WWI:Trench Warfare

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by jglasgow4072
Last updated 3 months ago

Discipline:
Social Studies
Subject:
World War I

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WWI:Trench Warfare

WWI: Trench Warfare

Activity: Using the Close Reading technique, read the primary source documents written by soldiers describing their experience in the trenches during World War I. View the video  explanations of trench warfare, and photographs.  Write a paragraph describing the experience of soldiers in WWI. Make sure to include a claim/subclaims, context (background), and synthesis (group your evidence to support your claim).

Source A: A diary entry from a soldier who was part of a unit of British troops stealing towards the German trenches as night falls.I really believe that I am after all a coward for I don't like patrolling... The battalion who alternate with us here have lost three officers (or rather two officers and an NCO) on this business in front of my trenches. As soon as the dusk is sufficiently dark, we get out into the front of the trenches by climbing up on to the parapet and tumbling over as rapidly as possible so as not to be silhouetted against the last traces of the sunset. No man feels afraid for we have grown accustomed to this thing now, but every man knows that he has probably seen his last sunset, for this is the most dangerous thing in war. Out we walk through the barbed wire entanglement zone through which an approaching enemy must climb, but we have a zigzag path through the 30 yards or so of prickly unpleasantness; this path is only known to a few. The night has become horribly dark already, and the stillness of the night is broken only by the croaking of many frogs, the hoot of an owl and the boom of distant guns in the south. The adventure has commenced. Nothing is discernible, so they return, and for another hour we lie in absolute silence like spiders waiting for flies. It is a weary game and extremely trying to one's nerves, for every sense especially hearing and sight are strained to the utmost. Tiny noises are magnified a hundredfold - a rat nibbling at the growing corn or a rabbit scuttling along give us all the jumps until we learn to differentiate the different sounds. Suddenly quite close to the corporal and myself there is a heavy rustling in the long grass on the right. Now, if never before, I know the meaning of - is it fear? My heart thumps so heavily that they surely must hear it, my face is covered with a cold perspiration, my revolver hammer goes back with a sharp click and my hand trembles. I have no inclination to run away - quite the reverse - but I have one solitary thought: I am going to kill a man. This I repeat over and over again, and the thought makes me miserable and at the same time joyful for I shall have accounted for one of the blackguards even if I go myself. Do they know we are here? How many are there? Are they armed with bombs like most German patrols? However, our queries remain unanswered, for quite abruptly they change their direction and make off to the right where to follow them would be only courting certain disaster.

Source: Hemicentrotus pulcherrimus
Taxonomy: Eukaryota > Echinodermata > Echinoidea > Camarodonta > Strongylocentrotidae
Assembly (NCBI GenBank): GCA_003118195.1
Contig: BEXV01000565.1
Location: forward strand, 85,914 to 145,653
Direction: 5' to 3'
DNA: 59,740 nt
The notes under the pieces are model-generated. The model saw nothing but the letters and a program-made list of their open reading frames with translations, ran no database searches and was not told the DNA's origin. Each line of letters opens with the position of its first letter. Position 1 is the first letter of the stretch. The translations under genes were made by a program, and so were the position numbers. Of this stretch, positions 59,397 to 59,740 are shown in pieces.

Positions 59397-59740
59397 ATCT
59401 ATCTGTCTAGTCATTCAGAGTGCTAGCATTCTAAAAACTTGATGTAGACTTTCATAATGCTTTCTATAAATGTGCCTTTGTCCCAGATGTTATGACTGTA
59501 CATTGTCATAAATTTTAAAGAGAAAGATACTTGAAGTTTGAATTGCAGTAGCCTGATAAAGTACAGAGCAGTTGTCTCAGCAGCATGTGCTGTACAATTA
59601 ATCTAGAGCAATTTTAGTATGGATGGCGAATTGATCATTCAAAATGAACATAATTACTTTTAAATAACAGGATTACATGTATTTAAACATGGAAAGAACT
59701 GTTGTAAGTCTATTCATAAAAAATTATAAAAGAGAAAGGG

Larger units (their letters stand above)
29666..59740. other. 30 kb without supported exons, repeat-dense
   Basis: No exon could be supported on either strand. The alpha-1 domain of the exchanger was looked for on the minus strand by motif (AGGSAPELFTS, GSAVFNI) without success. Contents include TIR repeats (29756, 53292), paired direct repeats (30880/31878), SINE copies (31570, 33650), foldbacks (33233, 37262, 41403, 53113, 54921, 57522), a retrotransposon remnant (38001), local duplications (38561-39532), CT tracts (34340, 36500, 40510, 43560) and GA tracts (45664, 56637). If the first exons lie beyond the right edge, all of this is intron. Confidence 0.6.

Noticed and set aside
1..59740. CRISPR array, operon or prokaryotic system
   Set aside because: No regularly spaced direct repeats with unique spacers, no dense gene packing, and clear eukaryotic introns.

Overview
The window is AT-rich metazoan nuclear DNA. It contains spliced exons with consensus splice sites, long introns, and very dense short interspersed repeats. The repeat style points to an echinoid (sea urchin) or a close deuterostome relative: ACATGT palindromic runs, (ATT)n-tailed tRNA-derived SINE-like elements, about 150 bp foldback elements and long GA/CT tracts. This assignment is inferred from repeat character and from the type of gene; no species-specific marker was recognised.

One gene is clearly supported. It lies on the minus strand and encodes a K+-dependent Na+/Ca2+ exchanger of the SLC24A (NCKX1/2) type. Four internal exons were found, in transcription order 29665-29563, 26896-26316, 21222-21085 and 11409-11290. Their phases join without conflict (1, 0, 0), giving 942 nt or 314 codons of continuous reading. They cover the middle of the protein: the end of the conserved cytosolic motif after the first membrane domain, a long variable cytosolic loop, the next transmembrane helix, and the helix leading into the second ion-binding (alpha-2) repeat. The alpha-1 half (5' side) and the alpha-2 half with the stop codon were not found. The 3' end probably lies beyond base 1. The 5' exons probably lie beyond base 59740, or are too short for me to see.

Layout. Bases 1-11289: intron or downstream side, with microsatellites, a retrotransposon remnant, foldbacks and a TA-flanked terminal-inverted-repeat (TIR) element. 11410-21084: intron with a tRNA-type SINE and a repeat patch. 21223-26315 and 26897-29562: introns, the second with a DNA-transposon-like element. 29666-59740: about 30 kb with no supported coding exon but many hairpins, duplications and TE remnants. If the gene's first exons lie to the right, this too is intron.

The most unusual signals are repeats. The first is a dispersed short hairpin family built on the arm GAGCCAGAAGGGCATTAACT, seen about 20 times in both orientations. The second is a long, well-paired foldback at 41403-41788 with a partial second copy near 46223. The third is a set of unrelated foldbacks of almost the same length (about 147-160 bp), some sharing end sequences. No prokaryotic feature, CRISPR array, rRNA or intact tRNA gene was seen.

Source C: This is from a collection of stories from soldiers about the effects of chemical warfare during World War I. “Our eyes now began to feel irritated. All and sundry commenced to vomit. I heard several men complain about the pain in their eyes, some even complained of going blind; one by one these fellows made their way to the First Aid Dressing Station. The stream of men increased, those who could see led the way while the others formed a queue behind, each one placing his hands on the shoulders of his predecessor for guidance... The symptoms were as follows: blindness, deafness, loss of voice, inability to swallow, weakness, high fever, burns on exposed and delicate parts of the anatomy, choking cough, difficult breathing.”


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